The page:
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Podfade... It's a real thing!





Summary

In this episode of Rogue Creators, Bryan Fittin and Loren Lewis discuss one of Bryan’s favorite topics: Podfade – it’s a real thing. If you’ve listened to more than one episode of Rogue Creators, you are sure to have heard Bryan mention podfade, and he was nothing short of stoked to talk about it today. The duo breaks down the concept, what causes it, and how you can avoid it. Don’t miss out on these helpful tips to prevent becoming podfade’s next victim!


Shownotes

(1:34) What are you obsessed with?

(4:35) What is podfade?

(7:58) What causes podfade?

(11:28) How can you avoid podfade?

(14:41) Bonus tip!

(17:04) Rapid Fire


Links

Bryan Fittin

Loren Lewis


Quotes

There are some amazing podcasts out there, but finding 52 ideas if you’re a weekly podcast is really a log more difficult than you would think.” (9:07)


[Having a podcast] takes a lot of discipline and time-management to be able to record, to edit, to produce, and then if you want your podcast to be found, you need to produce content for people to actually find your podcast. That’s a huge job.” (10:26)


“[Batch recording] helps us stay ahead of the game, because guess what. Even when you batch record, those episodes run out and you need to make sure that you’re consistently recording.” (12:13)


Do the fun stuff. If you enjoy interviewing people, do that upfront and then pay to have somebody else do [your editing].” (12:37)


Podfade, it’s a real thing!


If you’ve ever listened to an episode of Rogue Creators, you’ve likely heard Bryan say some variation of that statement. In a recent episode of Rogue Creators, Bryan Fittin and Loren Lewis took a few minutes to break down what podfade is, why it happens, and how you can protect yourself from being its next victim. Here’s what you need to know:


Podfade: What is it?

Simply put, podfade occurs when a podcast creator abruptly and unexpectedly stops putting out new episodes. You’ve likely noticed this with podcasts that you used to listen to. Maybe they were posting new episodes weekly, but then they became more sporadic, eventually stopping altogether. On the other hand, they might have maintained their pace before taking a break at the end of a season, never to return again.


Most commonly, this occurs around the 8-10 episode mark, and it ends more podcasts than one might expect. According to Buzzsprout, roughly 27,000 podcasts stopped releasing content in 2019, and 75% of podcasts that started in 2018 had stopped production by 2020. Podfade is no joke, and if you don’t prepare yourself, you might be its next victim.

What Causes Podfade?

While most podcasters don’t talk about it, creating a podcast can be difficult, time-consuming work. If you want to produce a high-quality podcast, you’ll spend hours prepping, recording, editing, and promoting every episode.


[Having a podcast] takes a lot of discipline and time-management to be able to record, to edit, to produce, and then if you want your podcast to be found, you need to produce content for people to actually find your podcast. That’s a huge job.” (10:26)


One common mistake that leads to podfade is having unrealistic expectations. We talk with podcasters regularly that want to have 1,000,000 downloads and become the next Joe Rogan, but that isn’t realistic for most people. Suppose you want a podcast to market your business. In that case, there might not even be 1,000,000 people in your industry, and we recommend highly targeting your audience rather than trying to reach too many people and diluting your content.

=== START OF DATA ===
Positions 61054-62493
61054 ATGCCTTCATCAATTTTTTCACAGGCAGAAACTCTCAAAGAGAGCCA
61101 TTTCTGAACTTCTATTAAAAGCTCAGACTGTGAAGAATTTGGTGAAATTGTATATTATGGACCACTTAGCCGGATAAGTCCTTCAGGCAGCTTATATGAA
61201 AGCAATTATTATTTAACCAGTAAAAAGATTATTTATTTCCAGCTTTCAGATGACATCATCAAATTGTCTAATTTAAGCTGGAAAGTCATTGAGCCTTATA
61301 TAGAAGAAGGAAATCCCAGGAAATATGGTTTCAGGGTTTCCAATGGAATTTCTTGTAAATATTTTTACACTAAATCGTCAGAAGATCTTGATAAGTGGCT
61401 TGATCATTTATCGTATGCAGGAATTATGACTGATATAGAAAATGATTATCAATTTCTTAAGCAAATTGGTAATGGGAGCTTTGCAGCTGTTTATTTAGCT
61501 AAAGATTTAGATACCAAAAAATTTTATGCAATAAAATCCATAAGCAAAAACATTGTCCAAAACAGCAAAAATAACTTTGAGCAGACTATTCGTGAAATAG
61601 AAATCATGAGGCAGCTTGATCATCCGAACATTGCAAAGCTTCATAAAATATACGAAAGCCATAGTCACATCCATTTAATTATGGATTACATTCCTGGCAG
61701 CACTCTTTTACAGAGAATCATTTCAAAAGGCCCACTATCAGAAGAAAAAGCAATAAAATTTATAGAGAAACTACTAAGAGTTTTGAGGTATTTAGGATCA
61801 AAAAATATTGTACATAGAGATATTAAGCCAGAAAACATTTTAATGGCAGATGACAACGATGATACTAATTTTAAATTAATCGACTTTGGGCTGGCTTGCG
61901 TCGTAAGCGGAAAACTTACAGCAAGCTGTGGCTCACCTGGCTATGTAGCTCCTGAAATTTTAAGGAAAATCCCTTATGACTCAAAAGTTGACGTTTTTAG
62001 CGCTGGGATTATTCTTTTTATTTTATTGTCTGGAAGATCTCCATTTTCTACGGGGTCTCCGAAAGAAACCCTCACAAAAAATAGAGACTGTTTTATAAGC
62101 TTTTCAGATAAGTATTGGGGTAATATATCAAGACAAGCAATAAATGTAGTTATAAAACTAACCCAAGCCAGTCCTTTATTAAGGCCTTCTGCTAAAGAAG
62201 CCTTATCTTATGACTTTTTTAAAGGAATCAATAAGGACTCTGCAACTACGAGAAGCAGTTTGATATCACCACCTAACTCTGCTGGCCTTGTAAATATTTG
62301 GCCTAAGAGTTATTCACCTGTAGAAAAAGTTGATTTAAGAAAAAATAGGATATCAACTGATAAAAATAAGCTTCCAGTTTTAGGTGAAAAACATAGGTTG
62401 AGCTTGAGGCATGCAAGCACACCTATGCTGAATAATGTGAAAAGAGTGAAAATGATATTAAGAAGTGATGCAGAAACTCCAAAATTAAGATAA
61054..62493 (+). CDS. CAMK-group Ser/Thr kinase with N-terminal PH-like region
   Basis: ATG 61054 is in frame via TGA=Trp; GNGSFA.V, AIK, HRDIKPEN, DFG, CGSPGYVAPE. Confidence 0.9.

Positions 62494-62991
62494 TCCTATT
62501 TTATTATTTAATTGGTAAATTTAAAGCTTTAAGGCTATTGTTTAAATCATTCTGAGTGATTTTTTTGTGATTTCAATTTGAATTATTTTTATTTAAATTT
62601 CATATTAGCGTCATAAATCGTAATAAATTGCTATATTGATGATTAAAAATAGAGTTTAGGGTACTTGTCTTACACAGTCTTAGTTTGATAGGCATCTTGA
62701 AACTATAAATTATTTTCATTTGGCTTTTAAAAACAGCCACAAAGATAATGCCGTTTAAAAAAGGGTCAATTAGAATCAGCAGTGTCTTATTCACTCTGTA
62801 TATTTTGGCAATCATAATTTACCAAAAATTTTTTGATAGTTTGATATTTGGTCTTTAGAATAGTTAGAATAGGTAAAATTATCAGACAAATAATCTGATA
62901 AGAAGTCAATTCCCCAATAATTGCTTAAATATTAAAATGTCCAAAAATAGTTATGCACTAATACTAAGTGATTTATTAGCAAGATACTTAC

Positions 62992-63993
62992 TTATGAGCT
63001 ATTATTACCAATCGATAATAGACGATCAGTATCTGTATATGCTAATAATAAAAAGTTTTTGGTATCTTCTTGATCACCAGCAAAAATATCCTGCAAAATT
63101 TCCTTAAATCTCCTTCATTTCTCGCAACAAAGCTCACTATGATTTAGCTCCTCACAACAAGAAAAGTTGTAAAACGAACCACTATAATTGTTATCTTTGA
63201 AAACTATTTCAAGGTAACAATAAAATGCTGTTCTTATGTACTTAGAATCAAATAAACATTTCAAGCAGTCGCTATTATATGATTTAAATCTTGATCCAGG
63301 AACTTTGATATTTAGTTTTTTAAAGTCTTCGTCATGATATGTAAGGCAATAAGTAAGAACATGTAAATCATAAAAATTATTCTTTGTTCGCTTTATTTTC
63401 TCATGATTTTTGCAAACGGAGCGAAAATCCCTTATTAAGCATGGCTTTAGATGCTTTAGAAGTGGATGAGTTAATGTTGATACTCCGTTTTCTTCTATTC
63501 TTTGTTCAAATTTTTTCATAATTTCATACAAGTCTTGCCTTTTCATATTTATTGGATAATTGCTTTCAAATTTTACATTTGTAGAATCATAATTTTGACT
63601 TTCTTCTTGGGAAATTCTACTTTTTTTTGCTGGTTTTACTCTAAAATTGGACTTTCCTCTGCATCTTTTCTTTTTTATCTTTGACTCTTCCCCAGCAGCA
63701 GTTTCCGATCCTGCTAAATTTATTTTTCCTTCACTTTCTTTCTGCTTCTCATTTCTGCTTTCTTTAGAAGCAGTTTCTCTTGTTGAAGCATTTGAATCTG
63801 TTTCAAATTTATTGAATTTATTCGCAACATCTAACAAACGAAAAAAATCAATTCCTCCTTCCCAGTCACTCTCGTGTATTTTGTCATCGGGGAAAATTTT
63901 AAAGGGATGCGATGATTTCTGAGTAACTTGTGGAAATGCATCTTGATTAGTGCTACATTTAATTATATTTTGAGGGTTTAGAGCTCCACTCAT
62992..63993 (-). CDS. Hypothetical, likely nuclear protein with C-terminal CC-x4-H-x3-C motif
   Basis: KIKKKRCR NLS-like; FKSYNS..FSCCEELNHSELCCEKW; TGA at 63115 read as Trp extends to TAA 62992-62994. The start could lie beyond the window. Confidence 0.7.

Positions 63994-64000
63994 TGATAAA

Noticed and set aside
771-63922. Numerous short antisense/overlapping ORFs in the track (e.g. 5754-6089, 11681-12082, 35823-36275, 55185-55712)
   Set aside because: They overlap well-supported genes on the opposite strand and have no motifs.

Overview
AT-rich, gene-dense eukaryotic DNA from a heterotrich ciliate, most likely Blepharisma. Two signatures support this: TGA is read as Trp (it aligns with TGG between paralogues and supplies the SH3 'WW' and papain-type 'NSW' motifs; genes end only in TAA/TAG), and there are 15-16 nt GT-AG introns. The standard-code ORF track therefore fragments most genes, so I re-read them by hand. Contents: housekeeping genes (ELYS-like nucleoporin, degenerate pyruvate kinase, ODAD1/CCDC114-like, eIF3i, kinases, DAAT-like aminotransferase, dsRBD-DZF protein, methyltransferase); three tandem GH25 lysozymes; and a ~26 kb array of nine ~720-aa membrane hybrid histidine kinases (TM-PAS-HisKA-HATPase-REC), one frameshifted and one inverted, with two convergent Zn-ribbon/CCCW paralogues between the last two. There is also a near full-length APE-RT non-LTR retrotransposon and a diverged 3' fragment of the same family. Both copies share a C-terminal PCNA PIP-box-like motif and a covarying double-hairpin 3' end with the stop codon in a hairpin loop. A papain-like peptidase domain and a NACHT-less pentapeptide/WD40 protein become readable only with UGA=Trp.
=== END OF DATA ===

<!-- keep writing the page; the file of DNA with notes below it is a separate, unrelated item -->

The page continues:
Another thing that leads to podfade is a lack of content. When we onboard a new client, we help them produce 52 different ideas for episodes. The reason for this is that most people can come up with ten great episode prompts, but then they burn out and struggle to think of new content for future episodes.


There are some amazing podcasts out there, but finding 52 ideas if you’re a weekly podcast is really a log more difficult than you would think.” (9:07)


How Can You Avoid Podfade?

Okay, so you’re convinced that podfade is real, and it might be coming for you next; what can you do about it? Mostly, avoiding podfade comes down to preparation and outsourcing. As we said, we recommend that hosts of weekly podcasts come up with 52 episode ideas before ever hitting the record button.


One rule that we encourage our clients to follow is the four pillar rule. Come up with four pillars of content to discuss on their shows and focus on one each week. By rotating pillars weekly, they stay focused while also creating a monthly schedule that is easy to follow.


We also recommend that our clients practice batch recording. We often follow the same practice, as it allows us to generate up to a month’s worth of content in a single day.


“[Batch recording] helps us stay ahead of the game, because guess what. Even when you batch record, those episodes run out and you need to make sure that you’re consistently recording.” (12:13)


Our last suggestion in your fight against podfade is to outsource your editing and backend work. Podcasters often get excited at the idea of editing their show, but they burn out after a few episodes. Try hiring editors or an agency like us to take care of the dirty work so that you can focus on the fun stuff!


Do the fun stuff. If you enjoy interviewing people, do that upfront and then pay to have somebody else do [your editing].” (12:37)


Do you need help in your fight against podfade? Schedule a call with us today!